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Malpractice Claim Guidelines You Need To Know


If you believe you have been a victim of negligence in a healthcare setting, learning about the specific state laws governing medical malpractice claims is a crucial step to accessing a full and fair compensation settlement.

When you are ready to connect with a legal expert who can give you an overview of Maryland’s medical malpractice laws, including statutes of limitations, standards of care, and potential damages, book a consultation with a Baltimore personal injury lawyer.

Restricted Time Periods for Recovery

Maryland, like most states, has a statute of limitations that restricts the amount of time an injured party has to move forward with a medical malpractice lawsuit. The general statute of limitations for Maryland medical malpractice cases is three years from the date of the injury. That said, the timeline can also be five years from the date of the act. Whichever date comes first is the timeline followed.

Exceptions to the set statute of limitation timelines do exist, asking the following questions can help you determine if your situation could qualify for an exception.

  • When was the harm discovered? If you didn’t discover the injury right away, you have three years from the date of discovering the injury, or from the date that there is evidence that the injury should have been discovered. That said, this extension needs to be no more than five years from the date of the negligent act.
  • Were minors involved? Medical malpractice victims who are minors have until their 11th birthday or three years from the date of the injury, whichever comes later.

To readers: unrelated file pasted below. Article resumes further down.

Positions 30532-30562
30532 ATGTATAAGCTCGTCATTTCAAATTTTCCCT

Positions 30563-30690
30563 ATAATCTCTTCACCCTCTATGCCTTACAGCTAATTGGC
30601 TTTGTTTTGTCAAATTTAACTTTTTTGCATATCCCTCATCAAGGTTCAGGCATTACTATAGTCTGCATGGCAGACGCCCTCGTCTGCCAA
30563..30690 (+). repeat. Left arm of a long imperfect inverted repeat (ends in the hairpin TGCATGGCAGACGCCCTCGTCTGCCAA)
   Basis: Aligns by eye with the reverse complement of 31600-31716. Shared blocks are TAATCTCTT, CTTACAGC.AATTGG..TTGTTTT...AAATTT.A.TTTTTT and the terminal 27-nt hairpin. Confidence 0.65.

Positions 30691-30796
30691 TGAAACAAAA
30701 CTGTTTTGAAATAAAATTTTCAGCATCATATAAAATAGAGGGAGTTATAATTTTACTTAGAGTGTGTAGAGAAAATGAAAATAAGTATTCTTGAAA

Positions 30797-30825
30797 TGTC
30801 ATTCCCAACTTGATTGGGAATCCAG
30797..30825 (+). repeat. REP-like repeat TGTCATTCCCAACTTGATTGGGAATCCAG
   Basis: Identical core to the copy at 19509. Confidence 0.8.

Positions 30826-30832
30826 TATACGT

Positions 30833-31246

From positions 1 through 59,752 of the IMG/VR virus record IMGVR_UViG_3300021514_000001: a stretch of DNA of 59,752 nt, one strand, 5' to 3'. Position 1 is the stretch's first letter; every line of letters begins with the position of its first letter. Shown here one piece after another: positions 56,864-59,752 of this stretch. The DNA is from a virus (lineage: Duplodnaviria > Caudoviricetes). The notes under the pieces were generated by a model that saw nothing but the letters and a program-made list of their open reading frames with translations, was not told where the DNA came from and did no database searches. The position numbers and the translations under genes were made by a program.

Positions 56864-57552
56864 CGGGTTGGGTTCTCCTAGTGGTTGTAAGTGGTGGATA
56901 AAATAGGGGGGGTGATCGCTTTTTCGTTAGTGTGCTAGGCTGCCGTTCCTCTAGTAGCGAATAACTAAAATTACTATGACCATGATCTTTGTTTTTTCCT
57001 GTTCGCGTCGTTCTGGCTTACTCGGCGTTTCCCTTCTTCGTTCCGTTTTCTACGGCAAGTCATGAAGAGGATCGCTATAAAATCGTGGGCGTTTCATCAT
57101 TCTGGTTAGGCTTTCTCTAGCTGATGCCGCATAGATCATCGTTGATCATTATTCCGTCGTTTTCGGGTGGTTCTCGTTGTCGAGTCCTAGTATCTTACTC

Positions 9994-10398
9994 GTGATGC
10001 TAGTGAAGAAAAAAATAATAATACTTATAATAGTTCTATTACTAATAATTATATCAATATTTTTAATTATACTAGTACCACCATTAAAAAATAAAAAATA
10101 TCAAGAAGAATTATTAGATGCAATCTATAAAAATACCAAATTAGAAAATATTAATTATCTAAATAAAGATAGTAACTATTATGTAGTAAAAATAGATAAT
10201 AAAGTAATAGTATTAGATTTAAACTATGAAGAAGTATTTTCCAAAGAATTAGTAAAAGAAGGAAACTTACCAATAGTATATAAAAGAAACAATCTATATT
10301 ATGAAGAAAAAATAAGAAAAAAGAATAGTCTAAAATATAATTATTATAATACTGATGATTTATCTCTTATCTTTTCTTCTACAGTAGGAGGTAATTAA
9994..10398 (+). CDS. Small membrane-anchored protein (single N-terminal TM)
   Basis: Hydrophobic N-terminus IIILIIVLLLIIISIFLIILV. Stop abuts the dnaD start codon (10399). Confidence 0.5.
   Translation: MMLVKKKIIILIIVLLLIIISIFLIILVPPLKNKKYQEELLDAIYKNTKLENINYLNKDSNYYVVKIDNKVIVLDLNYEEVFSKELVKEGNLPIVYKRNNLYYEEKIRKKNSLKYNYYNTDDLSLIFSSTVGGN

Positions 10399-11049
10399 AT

• Did a foreign object remain in a patient’s body? If a foreign object was left in a body, the injured party has three years from the date of discovery or from the point when the object should have been discovered.

Once the timeline for action has been established, the process of proving the need for damages can be complicated. It is common for expert testimony and many forms of evidence to be required.

Potential Damages When Evidence Is In Place

Strong medical malpractice claims in Maryland lead to injured parties being eligible for various types of damages. For example, economic damages for financial losses, such as medical bills, lost wages, and rehabilitation costs related to the malpractice can be accessed. Additionally, non-economic damages for emotional distress and suffering may be possible, but it is important to recognize that quantifying these damages is nuanced.

With so many details to review, including statute of limitations rules, the standard of care the medical professional or group should have adhered to, and what damages were sustained, consulting with a Baltimore personal injury lawyer is an important first step to determining if you have a valid case. Then your attorney can provide you with guidance on what legal process should be followed to access the compensation you deserve.

Has a medical injury put your family in an unsustainable financial position? Discuss your compensation options with the attorneys at Iamele & Iamele, LLP. Our legal team has comprehensive, up-to-date knowledge of healthcare laws and regulations. Contact us to book your fee-free appointment.

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